Dr Jim Gordon
Posted by APM on 23rd Sep 2014
Heartfelt tributes have been paid to Dr Jim Gordon, a founding father of APM and influential standard setter who passed away peacefully on 14 August, 2014 at the age of 87.
Jim was one of the pioneering seven whose meeting at an INTERNET (later IPMA) expert seminar in Zurich in 1971 inspired them to start a UK branch, which held its first meeting in London in May 1972.
I collected details of all new members on cards but after 110 cards, my box was full so Jim took over and computerised the system, recalls fellow founder member and Honorary Fellow Dennis Gower.
For many years he was a stalwart member of the Executive Committee and, when it was renamed, of Council. He was always prepared to put forward his ideas for development and to work hard on their implementation. His contributions will be sorely missed.
Jim served as honorary secretary for some time and his input was invaluable as the fledgling organisation run by the members grew into the Association for Project Management. He was awarded Honorary Fellowship of APM in 1992 in recognition of his outstanding service.
"He was a lively, energetic man and a tower of strength throughout the formative years, said former chairman and Honorary Fellow, Eric Gabriel. Knowledgeable and helpful in all project management matters, he was enthusiastic in all his activities.
Throughout my time as chairman of APM and President of IPMA, I was grateful for his support and advice, particularly in times of transition and decision making. He will be sorely missed as a great character and source of information to all.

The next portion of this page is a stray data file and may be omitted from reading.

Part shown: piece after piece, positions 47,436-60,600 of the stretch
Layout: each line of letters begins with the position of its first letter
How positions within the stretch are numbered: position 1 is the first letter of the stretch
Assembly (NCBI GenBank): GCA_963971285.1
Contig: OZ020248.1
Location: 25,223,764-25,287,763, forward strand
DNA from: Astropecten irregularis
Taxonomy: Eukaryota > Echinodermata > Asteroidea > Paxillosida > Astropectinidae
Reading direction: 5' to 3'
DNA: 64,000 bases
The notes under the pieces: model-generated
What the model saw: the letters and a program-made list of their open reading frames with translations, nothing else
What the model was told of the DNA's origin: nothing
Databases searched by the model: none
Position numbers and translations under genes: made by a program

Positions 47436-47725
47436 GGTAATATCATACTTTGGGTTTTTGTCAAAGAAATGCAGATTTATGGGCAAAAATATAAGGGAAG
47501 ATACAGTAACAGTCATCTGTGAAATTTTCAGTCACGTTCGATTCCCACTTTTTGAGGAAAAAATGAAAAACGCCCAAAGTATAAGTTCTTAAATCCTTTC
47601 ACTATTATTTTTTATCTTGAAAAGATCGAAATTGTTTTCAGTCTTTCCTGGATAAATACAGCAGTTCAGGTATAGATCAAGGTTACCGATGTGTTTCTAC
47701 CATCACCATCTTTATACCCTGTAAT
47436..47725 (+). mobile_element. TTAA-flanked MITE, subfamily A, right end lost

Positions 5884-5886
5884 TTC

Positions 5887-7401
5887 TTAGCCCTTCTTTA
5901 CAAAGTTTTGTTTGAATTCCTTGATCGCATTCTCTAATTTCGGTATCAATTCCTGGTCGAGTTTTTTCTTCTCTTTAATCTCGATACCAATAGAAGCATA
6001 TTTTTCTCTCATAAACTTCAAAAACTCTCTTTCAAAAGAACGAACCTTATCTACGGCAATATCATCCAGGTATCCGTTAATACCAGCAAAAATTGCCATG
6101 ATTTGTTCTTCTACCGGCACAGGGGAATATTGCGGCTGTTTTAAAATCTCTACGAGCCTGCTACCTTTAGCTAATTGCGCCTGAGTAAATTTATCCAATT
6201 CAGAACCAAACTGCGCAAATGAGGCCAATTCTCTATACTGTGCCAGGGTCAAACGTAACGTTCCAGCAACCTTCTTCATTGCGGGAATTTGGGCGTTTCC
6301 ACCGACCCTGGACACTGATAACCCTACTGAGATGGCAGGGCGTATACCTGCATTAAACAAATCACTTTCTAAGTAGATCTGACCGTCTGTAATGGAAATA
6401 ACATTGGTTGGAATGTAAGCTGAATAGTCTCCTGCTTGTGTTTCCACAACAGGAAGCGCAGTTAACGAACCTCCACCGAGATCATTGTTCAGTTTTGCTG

I will always remember him and be grateful to have known him as a respected colleague and friend in the course of our rapid march to the effective and vital profession of project management."
Jim worked in the aerospace industry, moving from engineering to project management. While taking a Masters course at University of Birmingham, he was asked to join the staff and remained as a lecturer and director.
In 1974 he was awarded a PhD for his work on resource allocation techniques for project scheduling. He was also a visiting professor at NC State University in North Carolina, USA, and served as an examiner at Cranfield University and the Management and Business School of the University of Wales.
As well as his work with APM, he made a major contribution to the official national and international standards for project management. He was a founder member and long-serving chairman of the British Standards Institute (BSI) technical committee now MS/2. As a key member and later chairman of the ISO technical committee he was also the driving force behind the first international project management standard.
Under his chairmanship of MS/2, the first national standard on project management, BS 6079, was produced, quickly followed by a glossary and a standard on risk in projects, said Miles Shepherd, former APM chairman, Honorary Fellow and the current chairman of ISO TC 258. He lived to see the international standard on project management issued as ISO 21500.
Jim was a very good friend to me in my various capacities especially in relation to standards. He introduced me to MS/2 and to ISO and helped me through the difficult early stages. The committee was saddened to hear of the loss of a highly respected chairman.
Jims influence also extended to APM branch activities, especially to Midlands Branch of which he was a founder member.
He brought a gentle and quietly considered view to meetings, with huge commitment to the growth and benefit of the project management profession, said John Gordon, deputy chairman of APM and branch member.
While professionally serious, Jim was a warm and friendly man who always had time to listen and offer advice and support and who passionately believed in the value of APM to do good in our society.
APM owes a great debt to Jim and extends deepest sympathies to his wife, Antoinette.
Please feel free to leave your own memories and tributes below.
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Agile refuses to analyse requirements beforehand – and thus declines to provide an initial certainty. This will probably always scare any stakeholder trying to understand whether or not they can show results to the board with the budget that they are granted.
You have a choice. You can either muddle on, stand firm and fix it – or look elsewhere.